INTRODUCTIONTO THE FIFTH EDITIONThe pace of development in media research seems to beaccelerating. It is fuelled by the advance of the digitalmedia, which is leading to new ways of thinking aboutmedia choice when planning advertising campaigns.This in turn creates a demand for new (or at any ratemodified) kinds of information, and thus speeds upresearch.Ten years after the first edition of this report waspublished in 1995 the fifth edition is necessary, in orderto incorporate the new learnings. The conclusions aboutthe effectiveness of magazine advertising remain thesame but they are strengthened by the fresh evidence.The purpose of this new edition, as for all its fourpredecessors, is to set out a description of howmagazine advertising works and to support every stepof the account by citing research evidence.PPA Marketing provides research and data to helpagencies and clients get the most out of consumermagazines. The magazine medium is a fast changingdynamic industry and to ensure that you are keptup-to-date with the latest magazine research go New research, which isreviewed in this report and can be downloaded fromPPA Marketing, includes Magazines Uncovered, a studylooking at the sales effect and return on investmentthat can be achieved by using the medium. The studyreviews real sales from real ad campaigns. It looks athow sales occur over time and the relationship to whenthe advertising was seen by the consumer. It also looksat the implications that this has on how advertisingshould be planned in magazines.The main focus of the report is on the UK, but in anumber of places I have referred to surveys from othercountries where they contribute evidence of a kind thatis not available in the UK, or where they provideimportant reinforcement of UK results. It is in fact veryclear, from the mounting evidence from dozens ofcountries around the world, that the characteristics ofmagazines which this report celebrates are not confinedto the UK. Readers’ love of their magazines, and theeffectiveness of advertising in the medium, are trulyglobal phenomena.I would be pleased to receive suggestions of newmaterial for inclusion in a future edition or on thereport’s website, or any comments about this edition.Guy ConsterdineINTRODUCTIONMore than 300 research studies have been referred to incompiling this report. The sheer number of studiesavailable has forced me to be very selective in the choiceof surveys to build into my review. Moreover I havesummarised most of them within a handfulof paragraphs or less. This hardly does justice to themas individual surveys but in all cases a referenceis given so that readers can examine the researchin more detail if desired, and sometimes a link to awebsite can be provided.A new feature of this edition is that the report now hasits own website, for presenting updatesand additional material. The site is described in the finalsection of this report.guy@consterdine.comwww.consterdine.comJuly 2005PPA Marketing has also developed training courses foragencies and clients to ensure that new thinking inhow the medium works can be discussed.If you work for an advertising agency, client ormagazine publisher and would be interested in talkingmore about the magazine medium please contact PPAMarketing. I hope that you find How MagazineAdvertising Works a helpful guide to getting the mostfrom advertising in the medium.HOW MAGAZINE ADVERTISING WORKS5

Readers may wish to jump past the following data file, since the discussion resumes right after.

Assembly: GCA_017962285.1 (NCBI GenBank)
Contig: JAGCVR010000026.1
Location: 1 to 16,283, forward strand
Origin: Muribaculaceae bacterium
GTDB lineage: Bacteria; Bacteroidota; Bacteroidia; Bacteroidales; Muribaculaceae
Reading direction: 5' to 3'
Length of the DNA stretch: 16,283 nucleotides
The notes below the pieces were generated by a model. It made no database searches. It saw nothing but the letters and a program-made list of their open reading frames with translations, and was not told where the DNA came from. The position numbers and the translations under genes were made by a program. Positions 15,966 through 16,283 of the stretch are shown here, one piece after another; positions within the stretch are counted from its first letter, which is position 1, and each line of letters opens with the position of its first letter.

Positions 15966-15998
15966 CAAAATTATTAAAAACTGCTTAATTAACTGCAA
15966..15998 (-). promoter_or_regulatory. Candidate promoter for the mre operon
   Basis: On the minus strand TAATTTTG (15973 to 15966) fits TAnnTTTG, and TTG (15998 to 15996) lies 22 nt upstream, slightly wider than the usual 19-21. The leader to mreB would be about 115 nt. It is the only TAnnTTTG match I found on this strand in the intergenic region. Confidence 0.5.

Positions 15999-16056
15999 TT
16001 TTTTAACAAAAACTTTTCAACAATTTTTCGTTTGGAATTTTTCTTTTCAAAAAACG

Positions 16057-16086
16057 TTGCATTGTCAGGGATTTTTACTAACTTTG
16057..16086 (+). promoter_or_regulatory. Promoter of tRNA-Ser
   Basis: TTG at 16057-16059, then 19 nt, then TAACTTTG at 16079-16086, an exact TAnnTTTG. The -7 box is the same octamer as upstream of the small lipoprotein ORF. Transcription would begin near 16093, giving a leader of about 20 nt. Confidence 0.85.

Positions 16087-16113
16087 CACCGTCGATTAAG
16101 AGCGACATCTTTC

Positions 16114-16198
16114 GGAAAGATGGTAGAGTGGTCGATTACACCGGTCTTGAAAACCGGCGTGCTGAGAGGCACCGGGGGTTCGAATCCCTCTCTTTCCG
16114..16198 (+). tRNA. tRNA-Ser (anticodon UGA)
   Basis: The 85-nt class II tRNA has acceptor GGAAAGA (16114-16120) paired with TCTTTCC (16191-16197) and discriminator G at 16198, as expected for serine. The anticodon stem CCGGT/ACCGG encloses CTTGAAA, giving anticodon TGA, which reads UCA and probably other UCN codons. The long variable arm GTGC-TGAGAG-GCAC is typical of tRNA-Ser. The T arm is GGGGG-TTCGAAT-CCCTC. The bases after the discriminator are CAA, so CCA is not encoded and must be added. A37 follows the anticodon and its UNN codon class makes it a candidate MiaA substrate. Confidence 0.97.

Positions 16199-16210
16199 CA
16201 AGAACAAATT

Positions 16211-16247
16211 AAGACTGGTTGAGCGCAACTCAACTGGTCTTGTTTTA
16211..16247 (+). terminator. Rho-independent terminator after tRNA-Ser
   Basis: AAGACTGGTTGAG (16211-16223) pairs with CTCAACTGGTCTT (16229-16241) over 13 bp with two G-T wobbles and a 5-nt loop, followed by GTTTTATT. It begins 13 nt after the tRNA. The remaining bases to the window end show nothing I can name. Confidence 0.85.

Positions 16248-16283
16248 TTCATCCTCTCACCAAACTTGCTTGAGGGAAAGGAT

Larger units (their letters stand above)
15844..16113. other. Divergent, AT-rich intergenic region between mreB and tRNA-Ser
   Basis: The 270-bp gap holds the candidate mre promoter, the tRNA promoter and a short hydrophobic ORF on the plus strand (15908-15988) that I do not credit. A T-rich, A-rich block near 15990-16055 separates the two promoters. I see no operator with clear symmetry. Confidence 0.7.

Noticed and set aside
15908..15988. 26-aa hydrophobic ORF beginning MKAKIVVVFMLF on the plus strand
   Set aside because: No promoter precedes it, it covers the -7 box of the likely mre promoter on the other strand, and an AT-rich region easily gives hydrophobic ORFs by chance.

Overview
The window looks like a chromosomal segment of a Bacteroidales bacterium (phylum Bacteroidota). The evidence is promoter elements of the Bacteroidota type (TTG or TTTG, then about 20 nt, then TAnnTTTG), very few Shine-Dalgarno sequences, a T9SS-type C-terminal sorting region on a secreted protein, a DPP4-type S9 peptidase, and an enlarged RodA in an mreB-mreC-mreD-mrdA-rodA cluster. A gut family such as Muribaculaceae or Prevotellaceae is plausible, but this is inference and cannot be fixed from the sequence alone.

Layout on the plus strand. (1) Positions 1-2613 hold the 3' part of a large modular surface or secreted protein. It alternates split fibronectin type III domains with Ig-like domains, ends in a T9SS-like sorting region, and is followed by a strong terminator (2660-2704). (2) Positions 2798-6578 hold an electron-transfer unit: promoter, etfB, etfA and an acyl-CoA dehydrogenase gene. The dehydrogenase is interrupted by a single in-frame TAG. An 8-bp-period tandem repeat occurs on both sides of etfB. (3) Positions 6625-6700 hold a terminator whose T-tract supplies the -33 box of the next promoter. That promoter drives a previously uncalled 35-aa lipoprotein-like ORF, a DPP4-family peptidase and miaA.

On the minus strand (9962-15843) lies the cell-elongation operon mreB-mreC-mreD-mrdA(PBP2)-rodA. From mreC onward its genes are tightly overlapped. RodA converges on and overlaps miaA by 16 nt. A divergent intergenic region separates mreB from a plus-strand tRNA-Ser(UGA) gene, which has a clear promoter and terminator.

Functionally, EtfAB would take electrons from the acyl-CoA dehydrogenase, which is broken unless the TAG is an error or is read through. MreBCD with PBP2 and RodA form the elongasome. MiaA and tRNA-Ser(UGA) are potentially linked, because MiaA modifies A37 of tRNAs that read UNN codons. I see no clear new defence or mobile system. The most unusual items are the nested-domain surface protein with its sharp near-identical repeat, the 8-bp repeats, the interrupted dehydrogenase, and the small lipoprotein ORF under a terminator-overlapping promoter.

EXECUTIVE SUMMARYThis report is a synthesis of the large body of existingresearch which demonstrates how readers usemagazines, how the advertising within them works, andthat magazine advertising sells products.THE READER RELATIONSHIP EXECUTIVE SUMMARY The magazine medium’s essential strength lies inthe active way in which readers choose and usetheir magazines. Magazines are an active medium,with the reader in control.Since different categories of magazine fulfildifferent needs they work in different ways, whichare well adapted to their readers’ requirements.Similarly, within categories there are vitaldistinctions of character between individual titles,giving each title its own unique positioning.Readers become deeply engaged with theirmagazines. As a result a strong relationship, a bondof trust, grows up between the reader and his orher chosen magazines. Reading a favouritemagazine is like talking with a friend.A reader’s identification with an engagingmagazine can go well beyond the simple provision of information and ideas. When a magazine strikesa chord it can reinforce the reader’s own self-image.This creates a particularly powerful and trustingrelationship.Readers give commitment to their magazines. Thetime spent reading is substantial, and the copies areread thoroughly. Copies tend to be read repeatedly,often picked up more than once during a day andon more than one day. More than 90% of all pagesare opened by the typical reader. The average pagein a paid-for magazine is looked at 2.5 times byeach reader.Readers have their own repertoire of magazines tomeet different needs and moods. Matching themood and the magazine reinforces the values ofthe personal relationship and ensures that readingtakes place in a highly receptive frame of mind.THE ADVERTISER RELATIONSHIP The intimacy between reader and magazinebenefits advertisers. The magazine environmentdelivers a reader in the right frame of mind to bereceptive to the advertising. In the sympatheticcontext of the right magazine, the strong positivebrand values of the magazine can transfer onto theadvertisements.The stronger the reader’s affiliation with themagazine as a brand, the higher the level ofendorsement that the advertising receives from themagazine’s personality.Advertising is seen as an integral part of magazines.Relevant advertising is valued by readers, and isconsumed with interest. Readers screenadvertisements in much the same way as theyscreen the editorial - looking for items that interest,intrigue, catch the eye, entertain, inform.Because advertisements are relevant and valued, adclutter is not a problem in magazines. Clutter doesnot depress reading of ads, and may create a marketplace.Readers take action as a result of seeing advertisingin magazines.Targeting with precision and without wastage is akey strength of magazines.The communication can be enhanced by usingdifferent creative executions in different types ofmagazine - targeting through the creative work aswell as through selecting the appropriate audience.Creative formats such as gatefolds, textures, specialpapers, samples, sponsorship, advertisementfeatures (‘advertorials’), and so on can createadditional impact and interaction.The ‘presenter effect’ means that the interpretationof a given advertisement can be influenced by thespecific publication in which it appears.It is wise to pre-test the creative executions in orderto ensure that they take maximum advantage ofthis active involvement in advertisements, and thatthey communicate the intended messages.EVIDENCE THAT MAGAZINE ADVERTISING SELLS PRODUCTS 6The landmark ‘Ad Track’ survey proved thatmagazine advertising can generate markedincreases in advertising awareness. ‘Ad Track’ also proved that magazines can generatemovement in willingness to consider buying theadvertised brands.HOW MAGAZINE ADVERTISING WORKS